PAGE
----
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Date: 08 Dec 2006 12:59:50
Title: Atlantic day 12&13

Date: 08-12-06     Time: 12:00 UTC      Position: 17:42.40N  042:53.60W   Name: Atlantic
Distance from start: 1638           Distance to finish: 1063    Effective avg. speed last 24h: 6.38 kn (153 nm)   

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Vi har hatt enda et bra døgn her ute på havet. Høydepunktet var utvilsomt da det dukket opp 5-6 hvaler ca 80m fra båten. Antageligvis vågehvaler, fikk vi et flott skue i det vi seilte forbi dem. De virket helt uinteressert i oss og endret verken fart, kurs, eller atferd. Vi har ikke hatt noen squalls og heller ikke sett andre båter. Det andre høydepunktet var egg og bacon smørbrød til lunsj. Sol har vi hatt rikelig av, og jeg så et langt og sterkt stjerneskudd på min nattevakt og det samme gjorde Rønnaug. Vinden har vært noe mer variable og vi har opplevd alt fra 18 til 32 knops styrke. 18 er for lite med vår begrensning på seilføringen etter at spinnaker-bommen brakk, mens 32 krever at man ruller inn halvparten av forseilet. Fremdriften har også vært bra - selv om vi ikke kan seile direkte kurs mot mål fordi da ville vinden være rett bak oss og seilet vil blafre og slå.
 
Rullingen vil ingen ende ta, og selv om vi burde bli vant til det er det fortsatt stor irritasjonsmoment når man skal gjennomføre en enkel oppgave og det tar en evighet fordi ingenting står stille. Jeg tror at rullingen er den største grunnen til at vi gleder oss til å komme i havn, fordi ellers har vi det som plommen i egget her ute.
 
Vi bestemte oss for å ta en "light" avriming av kjøleskapet før all frossenmaten var oppspist, og dette gikk bra slik at kjøleskapet fungerer mye bedre nå og at det går an å lukke døren til frysedelen. Det er utrolig hvor fort det rimer ned rundt fordamperplaten her der lufttemperaturen ute er høy og luftfuktigheten tilsvarende. Da er det mye vann som skal kondenseres ut på kalde flater.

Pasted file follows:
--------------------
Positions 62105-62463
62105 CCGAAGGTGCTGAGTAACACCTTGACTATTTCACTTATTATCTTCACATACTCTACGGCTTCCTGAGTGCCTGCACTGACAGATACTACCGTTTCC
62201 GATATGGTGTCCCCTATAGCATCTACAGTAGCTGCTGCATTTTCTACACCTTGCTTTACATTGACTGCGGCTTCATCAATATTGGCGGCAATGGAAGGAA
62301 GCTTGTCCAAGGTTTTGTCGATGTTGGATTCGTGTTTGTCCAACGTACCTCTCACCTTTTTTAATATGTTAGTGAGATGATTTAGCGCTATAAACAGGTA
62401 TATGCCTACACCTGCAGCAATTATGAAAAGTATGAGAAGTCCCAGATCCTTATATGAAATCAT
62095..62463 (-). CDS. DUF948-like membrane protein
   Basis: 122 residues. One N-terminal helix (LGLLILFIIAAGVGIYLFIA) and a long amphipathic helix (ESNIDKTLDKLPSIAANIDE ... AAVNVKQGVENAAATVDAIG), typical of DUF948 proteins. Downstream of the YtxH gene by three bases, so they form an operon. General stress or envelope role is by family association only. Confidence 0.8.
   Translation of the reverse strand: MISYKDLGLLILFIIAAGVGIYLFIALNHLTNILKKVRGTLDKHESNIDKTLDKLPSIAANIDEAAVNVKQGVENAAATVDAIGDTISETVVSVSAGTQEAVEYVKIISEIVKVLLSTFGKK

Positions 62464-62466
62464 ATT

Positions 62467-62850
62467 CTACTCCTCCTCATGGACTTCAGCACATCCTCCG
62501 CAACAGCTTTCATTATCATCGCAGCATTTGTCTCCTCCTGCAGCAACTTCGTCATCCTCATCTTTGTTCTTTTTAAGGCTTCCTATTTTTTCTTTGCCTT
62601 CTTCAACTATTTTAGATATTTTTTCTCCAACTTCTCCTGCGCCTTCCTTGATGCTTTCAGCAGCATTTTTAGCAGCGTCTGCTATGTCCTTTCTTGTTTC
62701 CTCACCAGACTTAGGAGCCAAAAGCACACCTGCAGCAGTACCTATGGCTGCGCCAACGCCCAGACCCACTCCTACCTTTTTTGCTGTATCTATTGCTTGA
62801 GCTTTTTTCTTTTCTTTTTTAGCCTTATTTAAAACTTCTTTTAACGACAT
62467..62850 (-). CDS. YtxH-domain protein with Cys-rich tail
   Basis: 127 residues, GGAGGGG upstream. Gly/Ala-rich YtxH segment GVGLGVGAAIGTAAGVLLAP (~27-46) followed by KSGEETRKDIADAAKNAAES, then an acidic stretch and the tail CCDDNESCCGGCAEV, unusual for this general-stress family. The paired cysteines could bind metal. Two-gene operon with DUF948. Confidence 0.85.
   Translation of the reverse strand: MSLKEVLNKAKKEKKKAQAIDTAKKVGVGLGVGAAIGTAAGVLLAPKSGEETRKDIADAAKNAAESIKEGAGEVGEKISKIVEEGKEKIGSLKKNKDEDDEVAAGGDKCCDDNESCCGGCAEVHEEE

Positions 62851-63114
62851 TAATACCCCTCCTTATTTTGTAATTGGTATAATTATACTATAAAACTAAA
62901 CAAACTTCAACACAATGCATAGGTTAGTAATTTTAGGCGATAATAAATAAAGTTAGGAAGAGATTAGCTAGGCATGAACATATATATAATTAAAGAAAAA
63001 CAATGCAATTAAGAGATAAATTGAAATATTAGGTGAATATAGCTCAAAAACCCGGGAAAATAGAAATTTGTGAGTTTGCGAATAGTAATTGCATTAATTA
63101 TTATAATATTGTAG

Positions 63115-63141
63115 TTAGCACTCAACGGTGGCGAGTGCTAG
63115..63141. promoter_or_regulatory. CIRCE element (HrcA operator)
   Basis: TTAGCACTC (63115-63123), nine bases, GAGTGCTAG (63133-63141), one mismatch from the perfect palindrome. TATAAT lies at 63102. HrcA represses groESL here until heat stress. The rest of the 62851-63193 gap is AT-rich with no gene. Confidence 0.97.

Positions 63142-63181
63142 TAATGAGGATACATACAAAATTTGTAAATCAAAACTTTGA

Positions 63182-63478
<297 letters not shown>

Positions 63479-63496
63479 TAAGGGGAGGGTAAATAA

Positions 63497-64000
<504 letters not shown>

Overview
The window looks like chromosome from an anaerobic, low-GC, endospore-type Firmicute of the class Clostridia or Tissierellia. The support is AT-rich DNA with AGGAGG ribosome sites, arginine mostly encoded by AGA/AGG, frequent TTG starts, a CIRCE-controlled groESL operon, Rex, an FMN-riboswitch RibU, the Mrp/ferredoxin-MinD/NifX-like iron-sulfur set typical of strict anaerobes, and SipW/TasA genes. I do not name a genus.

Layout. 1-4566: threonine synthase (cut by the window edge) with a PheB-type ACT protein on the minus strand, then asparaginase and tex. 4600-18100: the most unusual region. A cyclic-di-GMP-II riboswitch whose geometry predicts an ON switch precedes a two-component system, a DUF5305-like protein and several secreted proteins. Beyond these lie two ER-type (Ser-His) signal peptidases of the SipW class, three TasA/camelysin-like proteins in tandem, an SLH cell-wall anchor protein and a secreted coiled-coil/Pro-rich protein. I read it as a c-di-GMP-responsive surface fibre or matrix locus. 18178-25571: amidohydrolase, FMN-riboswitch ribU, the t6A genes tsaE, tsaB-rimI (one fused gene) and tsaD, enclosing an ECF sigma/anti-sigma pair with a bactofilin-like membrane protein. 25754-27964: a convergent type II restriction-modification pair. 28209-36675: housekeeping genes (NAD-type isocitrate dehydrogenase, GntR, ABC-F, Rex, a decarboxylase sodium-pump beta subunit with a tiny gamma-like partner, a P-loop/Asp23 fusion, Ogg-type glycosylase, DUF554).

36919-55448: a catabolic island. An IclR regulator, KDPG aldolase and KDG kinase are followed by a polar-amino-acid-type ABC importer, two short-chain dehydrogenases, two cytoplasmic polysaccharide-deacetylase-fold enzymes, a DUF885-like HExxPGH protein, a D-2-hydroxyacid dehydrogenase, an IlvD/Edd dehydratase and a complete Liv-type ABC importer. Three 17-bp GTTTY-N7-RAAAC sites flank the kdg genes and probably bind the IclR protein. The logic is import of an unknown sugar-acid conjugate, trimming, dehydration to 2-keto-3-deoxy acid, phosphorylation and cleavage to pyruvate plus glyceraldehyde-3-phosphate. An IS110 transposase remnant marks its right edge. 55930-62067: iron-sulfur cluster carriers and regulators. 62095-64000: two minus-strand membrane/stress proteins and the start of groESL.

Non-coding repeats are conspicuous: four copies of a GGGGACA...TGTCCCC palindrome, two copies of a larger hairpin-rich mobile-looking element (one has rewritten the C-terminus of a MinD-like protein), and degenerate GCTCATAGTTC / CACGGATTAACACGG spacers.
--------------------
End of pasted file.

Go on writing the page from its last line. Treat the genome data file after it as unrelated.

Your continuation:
English version

We have had another good 24 hours out at sea. The pinnacle of the day was sighting a small pod of 5-6 whales yesterday. Most likely Minke whales, they cruised past us in the opposite direction about 80m from us. The didn't seen at all bothered by us and did not change their course, speed or behaviour as we sailed past. We have not had any squalls or seen other boats either. Another good part of the day was the bacon and egg butties we had for lunch - good food really makes a good day out at sea. We have had plenty of sun and I saw a very long and bright shooting star on my night watch. The wind has been a little more variable than previous days, with a period of 32 knots during the night (too much wind, half of the genoa has to be rolled away) and an hour or so of 18 knots at sunrise - too little wind with our limited sail carrying capacity. We have however made good progress, though not quite in the exact direction of St. Lucia as this would mean having the wind dead behind us, which is neither a practical nor safe angle to sail.
 
The rolling of the boat in the big swells is relentless and even though we should be used to it, it is still a great irritation when trying to perform some trivial task which takes much longer when there are no surfaces which are not in continuous motion. I think that the rolling is the major reason we are looking forward to getting into harbour - otherwise we are having a great time out here on our own.
 
As mentioned yesterday, the de-frosting of the fridge had become a concern and we packed in all the remaining frozen meat in old newspapers, then had a "light" version of a de-frosting. We got the worst of the ice off the evaporator element and can once again close the door to the freezer box. This will keep us going until the last of the meat has been eaten. Talking of dinner, Lousie and Mike made a delicious sweet and sour pork yesterday - a good hot meal is such an important part of the sailing day and great moral-booster.
 

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